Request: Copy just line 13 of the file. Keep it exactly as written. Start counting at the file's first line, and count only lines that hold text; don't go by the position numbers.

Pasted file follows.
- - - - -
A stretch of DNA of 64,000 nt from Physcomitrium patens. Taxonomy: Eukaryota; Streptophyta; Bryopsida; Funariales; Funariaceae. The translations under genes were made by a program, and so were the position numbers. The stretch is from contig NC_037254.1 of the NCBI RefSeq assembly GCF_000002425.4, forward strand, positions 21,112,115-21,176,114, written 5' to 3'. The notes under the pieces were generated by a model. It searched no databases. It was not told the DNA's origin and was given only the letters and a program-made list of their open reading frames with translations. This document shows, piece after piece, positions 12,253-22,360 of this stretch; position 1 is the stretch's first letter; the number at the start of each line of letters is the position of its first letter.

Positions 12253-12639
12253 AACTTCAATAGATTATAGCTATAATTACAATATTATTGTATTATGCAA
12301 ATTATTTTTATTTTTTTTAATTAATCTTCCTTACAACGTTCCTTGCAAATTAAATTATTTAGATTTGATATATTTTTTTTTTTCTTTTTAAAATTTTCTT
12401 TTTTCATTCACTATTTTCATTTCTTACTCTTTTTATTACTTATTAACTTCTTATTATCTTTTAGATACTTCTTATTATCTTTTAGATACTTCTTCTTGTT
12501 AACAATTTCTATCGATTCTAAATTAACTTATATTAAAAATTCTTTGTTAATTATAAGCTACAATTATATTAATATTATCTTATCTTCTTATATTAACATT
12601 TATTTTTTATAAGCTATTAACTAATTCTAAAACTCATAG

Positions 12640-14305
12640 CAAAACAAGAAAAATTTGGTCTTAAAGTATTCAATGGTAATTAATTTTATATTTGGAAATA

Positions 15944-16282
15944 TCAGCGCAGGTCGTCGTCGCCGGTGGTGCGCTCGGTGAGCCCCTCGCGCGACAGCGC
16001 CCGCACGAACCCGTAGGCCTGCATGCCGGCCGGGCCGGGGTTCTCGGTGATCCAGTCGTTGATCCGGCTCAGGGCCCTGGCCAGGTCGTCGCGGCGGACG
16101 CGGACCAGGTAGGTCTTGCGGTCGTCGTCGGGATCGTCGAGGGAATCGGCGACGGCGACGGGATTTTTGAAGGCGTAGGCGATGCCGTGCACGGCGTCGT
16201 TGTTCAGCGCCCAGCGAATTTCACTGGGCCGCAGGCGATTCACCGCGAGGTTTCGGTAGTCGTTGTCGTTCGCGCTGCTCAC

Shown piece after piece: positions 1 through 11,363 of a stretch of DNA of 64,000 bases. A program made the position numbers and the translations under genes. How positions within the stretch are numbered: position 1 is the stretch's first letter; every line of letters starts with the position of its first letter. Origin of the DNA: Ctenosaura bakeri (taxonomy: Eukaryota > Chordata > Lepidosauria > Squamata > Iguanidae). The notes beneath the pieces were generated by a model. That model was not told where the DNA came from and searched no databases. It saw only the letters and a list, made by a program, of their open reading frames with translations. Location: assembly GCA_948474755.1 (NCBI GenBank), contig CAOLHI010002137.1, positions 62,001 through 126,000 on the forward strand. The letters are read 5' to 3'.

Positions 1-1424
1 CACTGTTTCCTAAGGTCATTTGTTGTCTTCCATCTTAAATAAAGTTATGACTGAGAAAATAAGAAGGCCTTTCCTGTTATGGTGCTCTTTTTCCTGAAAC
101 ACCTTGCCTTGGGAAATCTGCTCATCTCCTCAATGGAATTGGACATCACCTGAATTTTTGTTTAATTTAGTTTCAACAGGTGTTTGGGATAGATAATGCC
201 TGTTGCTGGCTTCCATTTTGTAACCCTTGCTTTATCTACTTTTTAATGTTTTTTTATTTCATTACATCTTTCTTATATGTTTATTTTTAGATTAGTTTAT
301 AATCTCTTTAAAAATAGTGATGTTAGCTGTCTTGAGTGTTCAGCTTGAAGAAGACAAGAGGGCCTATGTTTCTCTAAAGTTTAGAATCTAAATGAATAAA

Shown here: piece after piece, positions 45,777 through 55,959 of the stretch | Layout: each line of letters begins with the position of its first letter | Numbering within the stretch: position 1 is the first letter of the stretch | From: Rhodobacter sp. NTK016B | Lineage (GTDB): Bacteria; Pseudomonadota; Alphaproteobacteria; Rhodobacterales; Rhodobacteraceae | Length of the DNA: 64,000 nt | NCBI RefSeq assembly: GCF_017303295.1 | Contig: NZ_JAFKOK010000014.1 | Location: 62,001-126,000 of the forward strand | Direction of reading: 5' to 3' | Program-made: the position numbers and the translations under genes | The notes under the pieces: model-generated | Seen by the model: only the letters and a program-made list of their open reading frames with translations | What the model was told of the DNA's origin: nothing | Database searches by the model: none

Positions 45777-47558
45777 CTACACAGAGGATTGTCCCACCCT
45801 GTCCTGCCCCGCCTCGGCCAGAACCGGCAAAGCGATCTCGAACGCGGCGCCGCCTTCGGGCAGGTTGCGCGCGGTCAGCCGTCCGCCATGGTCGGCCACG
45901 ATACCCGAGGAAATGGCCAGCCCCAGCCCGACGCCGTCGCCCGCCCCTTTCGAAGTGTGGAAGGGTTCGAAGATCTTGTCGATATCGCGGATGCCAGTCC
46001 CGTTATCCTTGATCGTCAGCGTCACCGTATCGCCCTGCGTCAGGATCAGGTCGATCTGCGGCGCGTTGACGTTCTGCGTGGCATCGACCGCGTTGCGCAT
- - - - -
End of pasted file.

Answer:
16101 CGGACCAGGTAGGTCTTGCGGTCGTCGTCGGGATCGTCGAGGGAATCGGCGACGGCGACGGGATTTTTGAAGGCGTAGGCGATGCCGTGCACGGCGTCGT